Belfast Telegraph

Alleged IRA bomber John Downey denied bail for second time

Murder suspect John Downey arrives at a previous court hearing.
Murder suspect John Downey arrives at a previous court hearing.

By Alan Erwin

A 67-year-old man charged with murdering two British soldiers in 1972 has been refused bail once again.

John Downey's lawyers argued he should be released because he only faces a maximum of two years in prison if convicted - reducing any risk of flight.

But a judge at Belfast Magistrates' Court ruled on Monday there was not a sufficient change of circumstances to grant the new application.

Downey is facing prosecution for the car bomb attack which killed Ulster Defence Regiment members Alfred Johnston and James Eames in Enniskillen, Co Fermanagh.

The accused, with an address in Creeslough, Co Donegal, was detained in October 2018 under a European Arrest Warrant.

He fought a battle against extradition from the Republic of Ireland before handing himself in to the authorities in October.

Lance Corporal Johnston and Private Eames died in an explosion on the Irvinestown Road in August 1972.

They were carrying out checks on a car when a command wire initiated device was detonated, killing them instantly.

The bomb went off as a truck carrying 13 off-duty soldiers approached, blowing it onto its side and injuring some of the troops inside.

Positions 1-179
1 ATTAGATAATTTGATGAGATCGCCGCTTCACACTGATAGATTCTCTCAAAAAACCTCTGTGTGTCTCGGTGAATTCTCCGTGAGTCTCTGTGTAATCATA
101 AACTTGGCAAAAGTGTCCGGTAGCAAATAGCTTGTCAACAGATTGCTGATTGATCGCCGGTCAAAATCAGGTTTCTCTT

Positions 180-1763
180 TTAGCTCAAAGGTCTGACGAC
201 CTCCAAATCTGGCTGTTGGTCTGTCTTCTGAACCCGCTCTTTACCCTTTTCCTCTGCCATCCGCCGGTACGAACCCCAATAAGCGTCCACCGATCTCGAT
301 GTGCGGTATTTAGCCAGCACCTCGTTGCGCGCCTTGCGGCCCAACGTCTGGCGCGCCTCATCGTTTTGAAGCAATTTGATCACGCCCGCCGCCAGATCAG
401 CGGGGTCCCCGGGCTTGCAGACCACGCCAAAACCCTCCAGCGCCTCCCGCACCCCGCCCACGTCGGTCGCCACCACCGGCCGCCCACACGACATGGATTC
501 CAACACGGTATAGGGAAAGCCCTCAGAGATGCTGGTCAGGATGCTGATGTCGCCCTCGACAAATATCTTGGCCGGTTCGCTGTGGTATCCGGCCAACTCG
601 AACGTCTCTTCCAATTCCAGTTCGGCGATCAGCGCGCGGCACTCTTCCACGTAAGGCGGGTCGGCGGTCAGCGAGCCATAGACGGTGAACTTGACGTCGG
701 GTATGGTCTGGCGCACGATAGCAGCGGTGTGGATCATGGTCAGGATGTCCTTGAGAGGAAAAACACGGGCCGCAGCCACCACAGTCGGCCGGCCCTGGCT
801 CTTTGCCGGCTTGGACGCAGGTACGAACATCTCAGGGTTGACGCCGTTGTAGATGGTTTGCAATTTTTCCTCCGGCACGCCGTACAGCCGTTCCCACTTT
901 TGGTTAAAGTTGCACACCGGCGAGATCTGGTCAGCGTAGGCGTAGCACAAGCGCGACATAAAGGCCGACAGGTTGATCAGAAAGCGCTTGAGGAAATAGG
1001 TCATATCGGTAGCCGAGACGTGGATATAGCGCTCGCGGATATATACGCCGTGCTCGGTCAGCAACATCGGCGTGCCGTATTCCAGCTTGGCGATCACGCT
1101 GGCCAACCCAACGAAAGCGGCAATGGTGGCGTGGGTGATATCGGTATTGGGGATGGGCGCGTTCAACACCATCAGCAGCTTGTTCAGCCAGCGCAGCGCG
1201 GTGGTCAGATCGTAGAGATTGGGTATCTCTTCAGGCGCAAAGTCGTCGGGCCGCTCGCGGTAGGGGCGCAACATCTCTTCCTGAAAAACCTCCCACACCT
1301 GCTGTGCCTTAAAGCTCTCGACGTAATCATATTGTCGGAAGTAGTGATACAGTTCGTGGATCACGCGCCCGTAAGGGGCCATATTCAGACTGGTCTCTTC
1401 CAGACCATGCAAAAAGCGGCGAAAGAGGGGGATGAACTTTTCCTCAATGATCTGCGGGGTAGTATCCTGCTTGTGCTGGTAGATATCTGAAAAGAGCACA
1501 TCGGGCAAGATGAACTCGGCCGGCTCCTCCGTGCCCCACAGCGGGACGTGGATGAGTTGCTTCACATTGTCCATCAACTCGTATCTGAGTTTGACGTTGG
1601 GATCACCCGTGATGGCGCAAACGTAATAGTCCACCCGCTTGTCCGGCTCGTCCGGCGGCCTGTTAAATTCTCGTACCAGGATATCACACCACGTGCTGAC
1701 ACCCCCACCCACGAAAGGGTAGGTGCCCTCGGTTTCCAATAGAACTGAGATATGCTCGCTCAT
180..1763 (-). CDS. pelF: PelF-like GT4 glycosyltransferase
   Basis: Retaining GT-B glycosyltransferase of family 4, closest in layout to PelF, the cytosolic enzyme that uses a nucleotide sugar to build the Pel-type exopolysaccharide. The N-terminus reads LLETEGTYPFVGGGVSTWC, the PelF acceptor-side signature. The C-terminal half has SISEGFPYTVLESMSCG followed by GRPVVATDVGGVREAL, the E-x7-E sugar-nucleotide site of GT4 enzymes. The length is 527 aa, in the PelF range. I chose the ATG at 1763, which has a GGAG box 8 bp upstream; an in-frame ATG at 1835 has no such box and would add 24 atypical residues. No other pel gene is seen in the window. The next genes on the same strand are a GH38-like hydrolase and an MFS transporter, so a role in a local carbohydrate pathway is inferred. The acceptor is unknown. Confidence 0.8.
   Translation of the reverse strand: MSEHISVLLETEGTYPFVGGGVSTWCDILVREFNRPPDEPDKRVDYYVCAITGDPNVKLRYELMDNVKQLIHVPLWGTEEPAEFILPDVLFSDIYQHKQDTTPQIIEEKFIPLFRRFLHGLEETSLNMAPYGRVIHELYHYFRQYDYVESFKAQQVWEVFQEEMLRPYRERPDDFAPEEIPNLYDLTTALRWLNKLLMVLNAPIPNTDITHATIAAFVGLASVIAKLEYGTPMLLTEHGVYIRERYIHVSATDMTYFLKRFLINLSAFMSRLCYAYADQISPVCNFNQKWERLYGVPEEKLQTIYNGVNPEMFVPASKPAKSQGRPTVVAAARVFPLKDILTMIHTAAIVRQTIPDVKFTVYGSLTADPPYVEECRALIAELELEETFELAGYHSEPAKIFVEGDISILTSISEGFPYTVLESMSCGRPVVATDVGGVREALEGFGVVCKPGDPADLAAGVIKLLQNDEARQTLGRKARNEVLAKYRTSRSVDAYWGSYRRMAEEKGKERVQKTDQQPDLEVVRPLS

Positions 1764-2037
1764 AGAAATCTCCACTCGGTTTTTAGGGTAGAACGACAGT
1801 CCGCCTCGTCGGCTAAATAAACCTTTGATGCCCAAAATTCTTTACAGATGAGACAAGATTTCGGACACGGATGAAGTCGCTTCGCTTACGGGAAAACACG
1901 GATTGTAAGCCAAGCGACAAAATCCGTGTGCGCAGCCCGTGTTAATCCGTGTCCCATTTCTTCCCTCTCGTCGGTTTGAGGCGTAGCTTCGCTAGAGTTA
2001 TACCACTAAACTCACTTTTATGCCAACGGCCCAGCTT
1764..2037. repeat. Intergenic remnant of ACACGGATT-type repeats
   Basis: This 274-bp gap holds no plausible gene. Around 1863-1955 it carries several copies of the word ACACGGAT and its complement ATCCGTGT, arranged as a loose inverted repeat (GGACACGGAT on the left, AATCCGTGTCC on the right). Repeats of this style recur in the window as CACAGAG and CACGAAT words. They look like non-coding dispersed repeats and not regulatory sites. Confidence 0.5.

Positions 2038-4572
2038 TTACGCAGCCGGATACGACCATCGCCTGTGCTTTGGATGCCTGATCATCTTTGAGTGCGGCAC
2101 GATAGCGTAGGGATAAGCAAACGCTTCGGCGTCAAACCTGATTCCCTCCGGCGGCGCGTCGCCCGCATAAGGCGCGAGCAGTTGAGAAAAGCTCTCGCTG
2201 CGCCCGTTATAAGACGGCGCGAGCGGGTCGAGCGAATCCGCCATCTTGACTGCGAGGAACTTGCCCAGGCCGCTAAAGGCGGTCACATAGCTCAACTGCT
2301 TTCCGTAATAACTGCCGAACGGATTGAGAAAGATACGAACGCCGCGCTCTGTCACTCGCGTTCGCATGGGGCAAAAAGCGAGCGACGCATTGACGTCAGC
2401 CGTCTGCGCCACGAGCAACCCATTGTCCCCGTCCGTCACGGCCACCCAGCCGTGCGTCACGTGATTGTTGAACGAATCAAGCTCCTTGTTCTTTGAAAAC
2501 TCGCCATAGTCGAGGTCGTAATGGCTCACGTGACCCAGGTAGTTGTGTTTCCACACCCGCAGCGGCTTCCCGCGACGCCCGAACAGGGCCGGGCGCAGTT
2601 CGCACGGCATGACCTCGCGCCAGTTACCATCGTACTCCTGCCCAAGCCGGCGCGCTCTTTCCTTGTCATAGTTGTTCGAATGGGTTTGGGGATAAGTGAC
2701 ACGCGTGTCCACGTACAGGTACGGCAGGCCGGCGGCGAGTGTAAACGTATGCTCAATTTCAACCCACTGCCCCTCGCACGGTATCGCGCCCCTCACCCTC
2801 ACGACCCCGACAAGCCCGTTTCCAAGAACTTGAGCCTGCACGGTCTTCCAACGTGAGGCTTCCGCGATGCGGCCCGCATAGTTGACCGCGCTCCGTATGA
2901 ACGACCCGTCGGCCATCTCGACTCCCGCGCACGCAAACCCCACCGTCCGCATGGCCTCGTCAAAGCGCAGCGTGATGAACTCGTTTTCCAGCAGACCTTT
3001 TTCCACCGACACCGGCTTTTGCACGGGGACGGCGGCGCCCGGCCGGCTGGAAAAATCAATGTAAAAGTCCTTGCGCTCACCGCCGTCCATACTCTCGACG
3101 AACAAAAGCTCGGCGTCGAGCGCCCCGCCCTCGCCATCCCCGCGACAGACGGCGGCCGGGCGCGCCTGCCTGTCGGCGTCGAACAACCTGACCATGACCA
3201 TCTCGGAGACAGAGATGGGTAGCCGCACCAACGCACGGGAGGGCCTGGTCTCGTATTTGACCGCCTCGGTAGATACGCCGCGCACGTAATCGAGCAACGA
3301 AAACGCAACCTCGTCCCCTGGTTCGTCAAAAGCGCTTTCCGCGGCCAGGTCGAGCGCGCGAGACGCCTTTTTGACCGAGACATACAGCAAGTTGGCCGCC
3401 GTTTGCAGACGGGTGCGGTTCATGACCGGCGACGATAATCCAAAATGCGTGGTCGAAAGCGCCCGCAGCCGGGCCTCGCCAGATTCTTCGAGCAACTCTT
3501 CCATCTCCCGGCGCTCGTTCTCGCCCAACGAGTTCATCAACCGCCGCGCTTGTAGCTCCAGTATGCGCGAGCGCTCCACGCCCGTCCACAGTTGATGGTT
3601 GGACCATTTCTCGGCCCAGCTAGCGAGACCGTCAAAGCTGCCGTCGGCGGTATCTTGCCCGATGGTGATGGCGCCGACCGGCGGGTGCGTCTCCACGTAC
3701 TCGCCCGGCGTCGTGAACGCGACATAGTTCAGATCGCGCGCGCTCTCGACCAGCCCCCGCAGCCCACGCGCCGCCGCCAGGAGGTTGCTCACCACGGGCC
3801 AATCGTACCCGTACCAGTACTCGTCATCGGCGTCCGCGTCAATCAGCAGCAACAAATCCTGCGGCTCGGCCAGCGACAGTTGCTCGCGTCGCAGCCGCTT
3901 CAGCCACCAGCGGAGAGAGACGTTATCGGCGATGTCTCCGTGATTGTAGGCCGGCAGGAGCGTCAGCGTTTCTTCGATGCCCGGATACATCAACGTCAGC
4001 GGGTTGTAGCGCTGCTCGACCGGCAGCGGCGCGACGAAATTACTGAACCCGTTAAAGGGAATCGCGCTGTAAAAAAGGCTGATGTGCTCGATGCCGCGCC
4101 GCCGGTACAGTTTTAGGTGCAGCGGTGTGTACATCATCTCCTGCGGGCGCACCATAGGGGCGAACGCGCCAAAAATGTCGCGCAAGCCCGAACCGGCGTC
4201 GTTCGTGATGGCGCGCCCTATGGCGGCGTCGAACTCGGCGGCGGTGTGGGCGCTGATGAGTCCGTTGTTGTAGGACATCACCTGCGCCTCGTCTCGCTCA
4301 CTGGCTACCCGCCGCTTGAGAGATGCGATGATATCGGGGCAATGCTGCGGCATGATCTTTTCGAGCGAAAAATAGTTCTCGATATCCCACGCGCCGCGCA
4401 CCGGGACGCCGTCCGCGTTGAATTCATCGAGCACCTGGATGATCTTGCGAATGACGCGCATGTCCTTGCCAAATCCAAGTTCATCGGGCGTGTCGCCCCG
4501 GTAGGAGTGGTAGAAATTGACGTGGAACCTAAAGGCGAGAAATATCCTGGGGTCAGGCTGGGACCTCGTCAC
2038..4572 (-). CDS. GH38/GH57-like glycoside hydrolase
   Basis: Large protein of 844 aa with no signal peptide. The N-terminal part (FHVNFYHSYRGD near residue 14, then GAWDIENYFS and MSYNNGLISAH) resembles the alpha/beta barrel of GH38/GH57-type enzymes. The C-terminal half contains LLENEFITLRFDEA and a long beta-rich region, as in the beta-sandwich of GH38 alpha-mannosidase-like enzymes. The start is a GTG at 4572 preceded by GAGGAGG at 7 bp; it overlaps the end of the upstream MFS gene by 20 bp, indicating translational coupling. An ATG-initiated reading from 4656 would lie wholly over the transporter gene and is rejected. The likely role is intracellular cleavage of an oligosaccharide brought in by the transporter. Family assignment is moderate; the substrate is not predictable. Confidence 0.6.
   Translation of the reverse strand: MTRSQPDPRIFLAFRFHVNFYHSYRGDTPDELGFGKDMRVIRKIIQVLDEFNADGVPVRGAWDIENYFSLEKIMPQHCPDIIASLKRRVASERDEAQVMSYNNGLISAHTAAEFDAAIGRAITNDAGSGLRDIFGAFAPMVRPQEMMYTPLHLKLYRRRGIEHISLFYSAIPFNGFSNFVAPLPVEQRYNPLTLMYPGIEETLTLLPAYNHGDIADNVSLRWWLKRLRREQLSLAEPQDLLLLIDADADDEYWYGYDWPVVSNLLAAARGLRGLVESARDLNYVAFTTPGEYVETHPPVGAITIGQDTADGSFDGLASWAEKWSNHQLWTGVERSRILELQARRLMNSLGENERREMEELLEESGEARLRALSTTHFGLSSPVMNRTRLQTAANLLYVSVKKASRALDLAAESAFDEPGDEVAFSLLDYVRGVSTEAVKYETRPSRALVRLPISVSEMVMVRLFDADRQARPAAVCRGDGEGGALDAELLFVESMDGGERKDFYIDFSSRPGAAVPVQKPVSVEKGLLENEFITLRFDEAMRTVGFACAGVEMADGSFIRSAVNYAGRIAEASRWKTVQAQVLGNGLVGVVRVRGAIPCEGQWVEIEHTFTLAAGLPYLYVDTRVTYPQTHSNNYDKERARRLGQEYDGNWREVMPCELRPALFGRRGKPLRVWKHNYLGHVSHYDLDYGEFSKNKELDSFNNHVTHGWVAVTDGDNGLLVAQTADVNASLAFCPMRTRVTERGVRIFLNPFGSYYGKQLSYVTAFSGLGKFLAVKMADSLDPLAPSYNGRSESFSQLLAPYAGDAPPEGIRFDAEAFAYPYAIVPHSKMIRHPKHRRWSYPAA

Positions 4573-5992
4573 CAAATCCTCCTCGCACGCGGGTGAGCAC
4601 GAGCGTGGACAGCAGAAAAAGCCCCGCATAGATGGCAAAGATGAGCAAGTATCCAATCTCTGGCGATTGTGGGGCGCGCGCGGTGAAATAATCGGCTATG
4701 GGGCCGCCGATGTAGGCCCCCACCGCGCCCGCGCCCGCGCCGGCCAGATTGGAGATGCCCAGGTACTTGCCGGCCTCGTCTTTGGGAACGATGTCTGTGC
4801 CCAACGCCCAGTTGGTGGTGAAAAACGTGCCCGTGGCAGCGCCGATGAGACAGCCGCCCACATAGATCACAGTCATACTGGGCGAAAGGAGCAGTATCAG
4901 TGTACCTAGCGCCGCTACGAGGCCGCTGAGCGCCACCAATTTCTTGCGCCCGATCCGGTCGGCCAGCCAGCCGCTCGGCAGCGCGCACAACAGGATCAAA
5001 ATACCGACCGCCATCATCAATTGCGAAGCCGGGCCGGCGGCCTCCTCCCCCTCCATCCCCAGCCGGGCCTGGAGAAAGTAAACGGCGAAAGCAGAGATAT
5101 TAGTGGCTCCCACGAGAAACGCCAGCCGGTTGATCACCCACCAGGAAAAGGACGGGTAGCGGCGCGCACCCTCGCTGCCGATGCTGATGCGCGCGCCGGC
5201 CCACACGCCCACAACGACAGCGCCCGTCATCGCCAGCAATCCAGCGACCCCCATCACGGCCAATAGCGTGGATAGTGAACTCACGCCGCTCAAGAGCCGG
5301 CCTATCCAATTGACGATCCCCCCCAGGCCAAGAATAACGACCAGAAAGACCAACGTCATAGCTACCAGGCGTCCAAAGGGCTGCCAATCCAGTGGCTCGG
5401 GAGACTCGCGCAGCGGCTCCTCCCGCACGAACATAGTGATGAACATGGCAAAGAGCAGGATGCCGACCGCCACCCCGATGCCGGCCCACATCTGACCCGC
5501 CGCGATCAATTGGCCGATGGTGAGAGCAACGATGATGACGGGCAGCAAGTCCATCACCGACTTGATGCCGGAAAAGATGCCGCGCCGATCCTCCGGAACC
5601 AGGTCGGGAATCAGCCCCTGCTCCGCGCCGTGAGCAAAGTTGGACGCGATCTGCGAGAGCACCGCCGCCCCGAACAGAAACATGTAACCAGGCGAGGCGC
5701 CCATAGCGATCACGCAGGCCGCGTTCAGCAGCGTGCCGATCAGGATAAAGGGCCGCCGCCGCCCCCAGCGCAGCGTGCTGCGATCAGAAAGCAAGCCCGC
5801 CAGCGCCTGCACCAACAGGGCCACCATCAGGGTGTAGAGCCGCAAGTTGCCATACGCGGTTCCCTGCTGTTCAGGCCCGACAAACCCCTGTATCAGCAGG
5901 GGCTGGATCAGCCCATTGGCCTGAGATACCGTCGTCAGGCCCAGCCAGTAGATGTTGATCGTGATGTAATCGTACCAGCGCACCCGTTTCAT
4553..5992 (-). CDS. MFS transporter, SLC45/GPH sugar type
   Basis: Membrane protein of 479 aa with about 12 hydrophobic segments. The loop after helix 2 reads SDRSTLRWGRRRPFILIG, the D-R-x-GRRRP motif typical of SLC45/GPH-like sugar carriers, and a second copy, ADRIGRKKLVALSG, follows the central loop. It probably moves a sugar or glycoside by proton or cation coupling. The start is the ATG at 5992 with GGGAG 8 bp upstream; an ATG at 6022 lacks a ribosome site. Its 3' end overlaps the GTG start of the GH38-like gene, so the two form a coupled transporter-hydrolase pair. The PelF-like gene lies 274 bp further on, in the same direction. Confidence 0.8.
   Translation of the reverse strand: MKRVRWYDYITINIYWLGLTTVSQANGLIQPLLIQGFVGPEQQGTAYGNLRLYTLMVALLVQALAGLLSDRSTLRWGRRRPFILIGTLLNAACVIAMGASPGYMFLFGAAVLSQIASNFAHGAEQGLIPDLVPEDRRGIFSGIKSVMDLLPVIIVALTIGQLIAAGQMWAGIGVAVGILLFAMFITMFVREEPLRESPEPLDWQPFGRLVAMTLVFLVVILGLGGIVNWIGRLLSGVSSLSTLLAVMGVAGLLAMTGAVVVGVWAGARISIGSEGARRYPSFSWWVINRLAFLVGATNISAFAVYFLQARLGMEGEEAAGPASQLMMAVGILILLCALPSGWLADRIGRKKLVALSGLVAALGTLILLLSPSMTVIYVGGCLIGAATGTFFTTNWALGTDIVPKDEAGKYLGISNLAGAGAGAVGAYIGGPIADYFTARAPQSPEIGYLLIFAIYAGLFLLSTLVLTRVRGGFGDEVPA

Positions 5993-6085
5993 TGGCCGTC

Downey is also charged with aiding and abetting an explosion likely to endanger life.

A previous court was told his fingerprint was allegedly found on insulating tape used to construct the device.

Analysis was carried out on prints taken from Downey following his extradition, and also after his arrest at Gatwick Airport in 2013 for the 1982 bombing at London's Hyde Park.

He had been due to stand trial for the murder of four Royal Household Cavalry men in the Hyde Park attack.

That case collapsed after it emerged that he received a letter of assurance from the British Government that he was not wanted for any offences.

In October Downey was denied bail at the High Court amid concerns he could flee.

At that time the judge held there was a risk he could attempt to abscond.

Downey's age was cited, along with the possibility that, if ultimately found guilty, he may remain behind bars until his death.

However, defence lawyers claimed the High Court was wrongly told the alleged crimes occurred before the period covered by the Good Frday Agreement early release provisions.

During a renewed application Gregory Berry QC contended that all terror-related murder offences up to 1998 qualify for the two-year term served in prison.

"Mr Downey would qualify under the 1998 Northern Ireland (Sentences) Act for early release if, of course, he is convicted," the barrister said.

"There's no indication this legislation had a starting point, it was designed to deal with any Troubles-related offending."

Prosecution counsel insisted Downey is still not a suitable candidate for bail.

He also questioned whether the new legal point would have led to a different outcome at the High Court.

Following submissions District Judge Fiona Bagnall refused bail once more, it was confirmed on Monday.

Downey was remanded back into custody, to appear again by video-link on January 6.

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